The Malik Report
by George Malik on 04/20/12 at 02:30 PM ET
Over the past few days, we’ve heard quite a bit about the Nashville Predators’ delight regarding the fact that they may very well be able to slay their self-created dragon in their arch-rival Red Wings this evening, and while that’s swell and all, it’s hard to argue that a playoff vanquishing of the “gold standard” means that your team has definitively surpassed said poster boy franchise once and for all.
That being said, I agree with SI’s Darren Eliot when he suggests that the Red Wings have run into a team that has spent the past two trade deadlines and summers very specifically building itself into a team very specifically designed to take the Wings out come playoff time, and there’s definitely something to Eliot’s theory that a team that’s embraced its identity as the Wings’ vanquisher is playing against a team that somehow lost its identity after establishing a home-ice winning streak in February—and it’s scary to watch the Predators prey upon a Wings team that doesn’t seem to understand what it takes to win against the Preds as much as Nashville knows exactly how to make Detroit lose:
To me, though, this series is about the Predators knowing who they are versus a Red Wings squad that is struggling to remember who they were. The Preds’ identity on the ice has long been one of defensive discipline and puck pursuit more than puck control. Off the ice, GM David Poile has used many of the Red Wings’ tenets to build his organization, holding them up as the model to strive for. They’ve built from within, focused on the blue line and added necessary parts along the way. Where they differ right now is that the Predators are bigger and younger up front, with more skill than at any time in their history.
Do they have a Pavel Datsyuk or Henrik Zetterberg? No. They do have Mike Fisher and David Legwand to match up against the Red Wings’ two pivotal pivots; with both players making it difficult on Detroit’s key cogs each and every shift. As if to summarize the individual battles and maybe even the series overall, there was a small but telling play late in Game 4, as Fisher and Datsyuk took flight in a half-ice footrace during an icing. With both men straining in equal determination, Fisher found a way to get there first and nullify the icing, forcing the Red Wings to expend extra energy and go 200 feet yet again. As has been the case throughout, the Wings regrouped and got bogged down in the neutral zone, with the Predators forcing another dump in.
Mike Babcock is right. The Predators didn’t want to spend as much time in their own zone as they did. But they were willing to do so. They had confidence in their defensive posture and ability to keep the puck mostly to the outside. What the Predators have taken away is the Red Wings’ speed on the attack through the neutral zone—the offensive MO that made Detroit the best 5-on-5 outfit in the NHL.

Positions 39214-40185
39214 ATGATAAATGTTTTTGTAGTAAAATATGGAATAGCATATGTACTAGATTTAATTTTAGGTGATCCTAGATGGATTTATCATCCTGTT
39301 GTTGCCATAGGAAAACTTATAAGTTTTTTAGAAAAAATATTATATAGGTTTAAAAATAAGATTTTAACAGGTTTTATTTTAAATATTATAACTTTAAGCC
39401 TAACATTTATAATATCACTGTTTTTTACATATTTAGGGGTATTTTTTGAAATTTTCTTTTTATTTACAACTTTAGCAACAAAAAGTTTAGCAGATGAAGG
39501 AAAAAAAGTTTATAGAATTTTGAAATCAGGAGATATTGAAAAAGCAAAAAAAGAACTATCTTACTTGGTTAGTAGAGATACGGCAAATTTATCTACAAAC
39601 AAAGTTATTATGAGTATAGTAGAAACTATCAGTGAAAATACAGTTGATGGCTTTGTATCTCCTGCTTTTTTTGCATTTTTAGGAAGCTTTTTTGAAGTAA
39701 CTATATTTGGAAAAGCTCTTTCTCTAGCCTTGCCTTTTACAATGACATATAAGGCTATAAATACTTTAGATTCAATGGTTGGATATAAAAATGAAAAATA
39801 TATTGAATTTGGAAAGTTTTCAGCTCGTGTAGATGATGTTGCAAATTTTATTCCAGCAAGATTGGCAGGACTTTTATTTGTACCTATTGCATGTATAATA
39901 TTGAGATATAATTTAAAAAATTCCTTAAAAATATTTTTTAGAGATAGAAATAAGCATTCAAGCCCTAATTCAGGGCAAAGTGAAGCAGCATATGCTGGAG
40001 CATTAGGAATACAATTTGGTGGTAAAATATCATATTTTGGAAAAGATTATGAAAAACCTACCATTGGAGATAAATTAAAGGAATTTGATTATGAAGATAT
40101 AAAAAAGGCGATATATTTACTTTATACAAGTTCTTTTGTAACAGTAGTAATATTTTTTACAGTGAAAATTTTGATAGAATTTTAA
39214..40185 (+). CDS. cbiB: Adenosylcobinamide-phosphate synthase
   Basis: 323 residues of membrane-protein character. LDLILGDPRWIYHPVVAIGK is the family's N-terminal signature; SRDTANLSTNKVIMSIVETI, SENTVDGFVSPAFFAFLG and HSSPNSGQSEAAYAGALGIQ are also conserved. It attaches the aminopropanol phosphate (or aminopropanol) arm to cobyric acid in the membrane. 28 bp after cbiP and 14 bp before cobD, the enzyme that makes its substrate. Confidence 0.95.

One could very well argue that there’s a simple reason for that—not replacing Brian Rafalski’s hurt the Wings’ transition game all season long, and losing Darren Helm and Patrick Eaves to injuries has taken an enormous amount of speed and out of the Wings’ equation…
In this series, they Predators have held the Wings to one goal per game at even strength. The Wings’ second wave on the rush that netted 44 goals from defensemen—tied for second in the NHL during the regular season—has produced but one lone tally… in their only win of the series. The Predators led the NHL in goals from their rearguards (47) and again have stayed true to form with four markers in the four games thus far—most in the playoffs.
So, there you have it: the Predators have neutralized the strengths of the Red Wings and stayed true to their identity. They’ve gotten better goaltending and scored first in all three of the wins—an area that has plagued the Wings for two months, having blinked first in 17 of their past 21 tilts.
It’s tough playing from behind, especially when the team standing in front of you knows your strengths and senses your vulnerability. The Predators are on the precipice of passing the team they’ve been chasing, on so many levels, for over a decade. On Friday in Nashville, they get their first opportunity to prove that they’ve truly arrived.
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The Malik Report is a destination for all things Red Wings-related. I offer biased, perhaps unprofessional-at-times and verbose coverage of my favorite team, their prospects and developmental affiliates. I've joined the Kukla's Korner family with five years of blogging under my belt, and I hope you'll find almost everything you need to follow your Red Wings at a place where all opinions are created equal and we're all friends, talking about hockey and the team we love to follow.